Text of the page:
• Gregory Dawes: “Many of our most successful explanations raise new puzzles and present us with new questions to be answered.” [Theism and Explanation (Routledge, 2009), 16.] Newton famously offered no mechanism for gravity, and yet it was quintessentially explanatory (removing puzzlement). Consider also the theory of “continental drift” (put forward in 1596 by Abraham Ortelius). Ortelius—and later Alfred Wegener—noted how well continents appeared to be able to lock together like jigsaw puzzle pieces, provided that they can drift apart. The theory was widely rejected because no mechanism was provided. It was later vindicated, however, when Arthur Holmes advanced the theory of plate tectonics. Despite being rejected, continental drift surely played a legitimate explanatory role in accounting for the arrangement and distribution of landmasses across Earth.
• Carl Hempel: “the view that an adequate scientific explanation must, in a more or less precise sense, effect a reduction to the familiar, does not stand up under close examination.” [Philosophy of Natural Science (Princeton, 1966), 83.]
If a proposed explanation coud literally explain anything whatosover, then it is compatible with all observations and is not a real explanation. [See: “Meaningful explanations are testable/falsifiable.”] This helps show that “God did it” is not an explanation, because soch a cop-out is compatible with any test result.
Meaningful explanations are empirically verifiable (i.e. meaningful statements make a detectable difference to what you see, smell, hear, or taste). This is relevant because theistic explanations cannot make any difference in the world that can be detected or verified with your senses.1
No, explanations need not be verifiable, after all…
- A.J. Ayer: “[The] term ‘god’ is a metaphysical term. And if ‘god’ is a metaphysical term, then it cannot even be probable that a god exists. For to say that ‘God exists’ is to make a metaphysical utterance which cannot be either true or false… unless [the religious believer] can formulate his ‘knowledge’ in propositions that are empirically verifiable, we may be sure he is deceiving himself.” [Language, Truth, and Logic 2nd ed (Dover Publications, 1936), 114, 120.] However, verificationism is dead today, and this has factored into the consensus on the intelligibility of theistic statements. Whether theistic statements ended up being true or false, it remained true that…
- Mikael Stenmark: “After intensive discussion the consensus among philosophers was that religious belief and their linguistic expressions pass the semantic test. They must be treated as cognitively meaningful statements.” [Rationality in Science, Religion, and Everyday Life (Notre Dame)]
Meaningful explanations are testable/falsifiable via one's sensory perception.
This page analyzes one evidence:
This is relevant because theistic explanations cannot make any difference in the world that can be tested or falsified with your senses.1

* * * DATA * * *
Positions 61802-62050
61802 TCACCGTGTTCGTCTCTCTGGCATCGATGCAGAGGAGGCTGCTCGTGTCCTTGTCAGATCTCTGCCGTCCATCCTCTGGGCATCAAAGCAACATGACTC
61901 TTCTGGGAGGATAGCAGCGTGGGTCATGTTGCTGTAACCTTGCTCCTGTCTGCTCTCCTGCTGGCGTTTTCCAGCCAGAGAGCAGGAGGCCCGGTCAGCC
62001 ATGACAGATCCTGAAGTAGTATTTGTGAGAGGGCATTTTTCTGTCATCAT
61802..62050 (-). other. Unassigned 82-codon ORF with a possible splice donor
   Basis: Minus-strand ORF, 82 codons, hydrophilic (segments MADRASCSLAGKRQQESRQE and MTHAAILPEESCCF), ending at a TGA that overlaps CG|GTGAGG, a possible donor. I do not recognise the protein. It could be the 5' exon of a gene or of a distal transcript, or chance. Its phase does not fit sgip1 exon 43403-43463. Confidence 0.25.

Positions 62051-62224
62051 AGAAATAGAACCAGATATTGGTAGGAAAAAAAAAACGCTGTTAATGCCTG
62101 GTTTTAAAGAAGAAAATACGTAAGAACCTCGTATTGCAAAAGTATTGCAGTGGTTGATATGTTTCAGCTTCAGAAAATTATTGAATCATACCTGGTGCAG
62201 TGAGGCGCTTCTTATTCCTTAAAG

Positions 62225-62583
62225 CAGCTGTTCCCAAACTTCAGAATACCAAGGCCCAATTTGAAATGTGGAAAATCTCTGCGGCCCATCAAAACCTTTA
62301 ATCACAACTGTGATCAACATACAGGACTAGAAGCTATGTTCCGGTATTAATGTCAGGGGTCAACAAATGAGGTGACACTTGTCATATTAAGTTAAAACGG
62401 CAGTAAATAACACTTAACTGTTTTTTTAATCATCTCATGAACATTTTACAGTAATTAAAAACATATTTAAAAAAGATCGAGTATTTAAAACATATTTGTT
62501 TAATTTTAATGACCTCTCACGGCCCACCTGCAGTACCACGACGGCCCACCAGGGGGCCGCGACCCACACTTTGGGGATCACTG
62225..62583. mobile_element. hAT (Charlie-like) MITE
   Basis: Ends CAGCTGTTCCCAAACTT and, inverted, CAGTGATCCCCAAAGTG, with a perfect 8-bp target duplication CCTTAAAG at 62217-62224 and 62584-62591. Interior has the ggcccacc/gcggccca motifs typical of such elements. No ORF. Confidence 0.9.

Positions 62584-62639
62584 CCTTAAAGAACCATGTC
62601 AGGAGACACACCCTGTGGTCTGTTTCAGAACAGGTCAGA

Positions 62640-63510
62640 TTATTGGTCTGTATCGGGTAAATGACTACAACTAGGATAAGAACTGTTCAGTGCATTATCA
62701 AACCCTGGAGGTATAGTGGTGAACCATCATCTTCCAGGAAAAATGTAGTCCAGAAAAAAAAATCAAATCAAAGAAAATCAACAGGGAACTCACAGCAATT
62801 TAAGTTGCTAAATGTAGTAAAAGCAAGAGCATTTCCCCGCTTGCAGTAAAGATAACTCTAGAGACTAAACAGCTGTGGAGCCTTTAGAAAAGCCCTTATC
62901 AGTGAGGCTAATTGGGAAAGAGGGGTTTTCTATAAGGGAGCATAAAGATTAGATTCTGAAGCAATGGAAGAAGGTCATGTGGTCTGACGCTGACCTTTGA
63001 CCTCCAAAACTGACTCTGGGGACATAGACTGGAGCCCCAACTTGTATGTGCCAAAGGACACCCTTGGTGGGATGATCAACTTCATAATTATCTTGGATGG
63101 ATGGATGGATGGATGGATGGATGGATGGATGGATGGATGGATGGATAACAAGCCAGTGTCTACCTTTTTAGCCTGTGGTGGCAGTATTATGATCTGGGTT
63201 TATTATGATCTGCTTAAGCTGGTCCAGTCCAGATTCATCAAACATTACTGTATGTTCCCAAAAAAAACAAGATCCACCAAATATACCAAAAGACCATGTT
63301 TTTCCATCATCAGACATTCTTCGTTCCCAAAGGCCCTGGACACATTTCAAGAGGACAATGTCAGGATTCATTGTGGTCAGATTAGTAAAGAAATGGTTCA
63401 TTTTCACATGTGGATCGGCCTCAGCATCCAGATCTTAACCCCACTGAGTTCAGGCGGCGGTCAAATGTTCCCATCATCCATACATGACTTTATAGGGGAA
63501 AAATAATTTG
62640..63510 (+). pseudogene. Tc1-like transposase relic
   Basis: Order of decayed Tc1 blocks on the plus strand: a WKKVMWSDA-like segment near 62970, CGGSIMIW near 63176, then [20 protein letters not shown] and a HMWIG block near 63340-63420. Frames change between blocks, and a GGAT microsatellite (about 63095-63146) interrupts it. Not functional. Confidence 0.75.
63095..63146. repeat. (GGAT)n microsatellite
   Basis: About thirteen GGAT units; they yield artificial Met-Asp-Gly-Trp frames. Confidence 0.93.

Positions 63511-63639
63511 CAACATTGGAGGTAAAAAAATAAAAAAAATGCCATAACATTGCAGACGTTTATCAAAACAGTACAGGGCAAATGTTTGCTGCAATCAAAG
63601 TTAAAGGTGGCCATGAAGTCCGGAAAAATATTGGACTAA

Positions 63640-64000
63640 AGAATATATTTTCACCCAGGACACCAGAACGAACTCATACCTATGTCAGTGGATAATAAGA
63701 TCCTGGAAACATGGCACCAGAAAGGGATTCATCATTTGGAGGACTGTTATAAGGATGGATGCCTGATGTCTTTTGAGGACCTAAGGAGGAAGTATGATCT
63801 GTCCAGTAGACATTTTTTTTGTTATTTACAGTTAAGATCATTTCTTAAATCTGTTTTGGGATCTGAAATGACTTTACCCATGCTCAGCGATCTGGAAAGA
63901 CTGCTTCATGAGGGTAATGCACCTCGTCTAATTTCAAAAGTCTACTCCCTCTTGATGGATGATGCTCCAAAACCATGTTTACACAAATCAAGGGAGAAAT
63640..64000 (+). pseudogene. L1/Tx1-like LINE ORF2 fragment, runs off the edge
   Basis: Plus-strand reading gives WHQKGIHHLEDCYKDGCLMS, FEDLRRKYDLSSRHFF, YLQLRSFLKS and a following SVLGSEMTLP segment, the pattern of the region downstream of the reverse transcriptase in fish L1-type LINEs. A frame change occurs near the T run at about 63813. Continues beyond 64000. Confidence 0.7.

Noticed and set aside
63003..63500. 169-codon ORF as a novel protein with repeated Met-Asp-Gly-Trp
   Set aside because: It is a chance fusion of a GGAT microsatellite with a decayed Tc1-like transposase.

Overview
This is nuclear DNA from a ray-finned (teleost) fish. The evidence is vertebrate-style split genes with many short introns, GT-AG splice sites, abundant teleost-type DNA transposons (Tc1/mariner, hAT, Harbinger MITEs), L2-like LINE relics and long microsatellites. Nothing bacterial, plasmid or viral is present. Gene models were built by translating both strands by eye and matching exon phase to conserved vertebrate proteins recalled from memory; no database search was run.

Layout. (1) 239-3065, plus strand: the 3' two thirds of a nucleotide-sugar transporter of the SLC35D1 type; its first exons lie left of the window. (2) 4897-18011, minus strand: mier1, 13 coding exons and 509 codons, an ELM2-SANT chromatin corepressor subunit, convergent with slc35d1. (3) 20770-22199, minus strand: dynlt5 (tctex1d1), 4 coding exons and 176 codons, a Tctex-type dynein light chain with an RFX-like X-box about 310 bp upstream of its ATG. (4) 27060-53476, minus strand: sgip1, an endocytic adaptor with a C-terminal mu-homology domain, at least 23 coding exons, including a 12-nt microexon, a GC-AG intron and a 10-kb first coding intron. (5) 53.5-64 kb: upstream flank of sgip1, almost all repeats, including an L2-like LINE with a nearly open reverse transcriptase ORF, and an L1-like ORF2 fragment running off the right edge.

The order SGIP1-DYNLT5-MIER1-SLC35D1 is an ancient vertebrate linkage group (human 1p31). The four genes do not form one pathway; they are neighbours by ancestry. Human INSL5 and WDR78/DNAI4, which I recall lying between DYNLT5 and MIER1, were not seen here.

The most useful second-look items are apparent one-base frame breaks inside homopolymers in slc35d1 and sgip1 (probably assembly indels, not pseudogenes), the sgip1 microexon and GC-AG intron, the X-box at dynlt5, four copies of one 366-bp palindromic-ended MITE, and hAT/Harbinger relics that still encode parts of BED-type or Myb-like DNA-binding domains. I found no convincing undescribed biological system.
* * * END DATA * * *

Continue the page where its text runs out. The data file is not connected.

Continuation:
But no, meaningful statements need not be empirically “falsifiable”. After all…
So? Theistic explanations are not in principle unfalsifiable, after all:
- Keith Parsons (Associate professor of philosophy at the University of Houston): “‘There is a God’ or ‘God created the world’ are devoid of factual significance. They are then equally compatible with anything and everything that the believer and non-believer alike can conceive as being experiential.” [God and the Burden of Proof (Frontiers of Philosophy, 1989), 84.]
- Robert Pennock: “Science operates by empirical principles of observational testing [but]…in any situation, any pattern (or lack of pattern) of data is compatible with the general hypothesis of the existence of a supernatural agent unconstrained by natural law. Because of this feature, supernatural hypotheses remain immune from disconfirmation.” [Tower of Babel (Cambridge, 1999), 88.]
- Gregory Dawes: “God created the world may (or may not) be an unfalsifiable proposition, but that he did so on Sunday October 23, 4004 bc, surely is falsifiable. Indeed, as all but young-earth creationists would agree, it has been shown to be false.” [God and Explanation (Routledge, 2009), 81.]
- Gregory Dawes (Non-theist): “If the God in question is omnipotent and morally perfect, we would not expect him to bring about, for instance, states of gratuitous suffering… it follows that even a very minimal proposed theistic explanation of the kind Kitcher cites has some empirical content. There are possible states of affairs that it excludes.” [Theism and Explanation (Routledge, 2009), 44.]
This is relevant because theistic explanation involves no mechanisms—God wills x and x thereby obtains directly.
No, explanations need not cite mechanisms. After all…
So? Even if they do cite mechanisms,…
• Richard Swinburne (Professor of philosophy at Oxford): “...personal choice among equally good alternatives is a mechanism which we see intuitively to be a simple and natural mechanism for selecting alternatives; for it is a mechanism, indeed the only mechanism, of which we have inside experience and whose operation is thus comprehensible.” [‘Mackie, induction, and God’, Religious Studies vol. 19 (1991): 390.]
Real explanations belong to our most unified account (in the Kitcher “unificationist” sense).1 This is relevant because theistic explanation is not part of our most unified account.
No, after all,…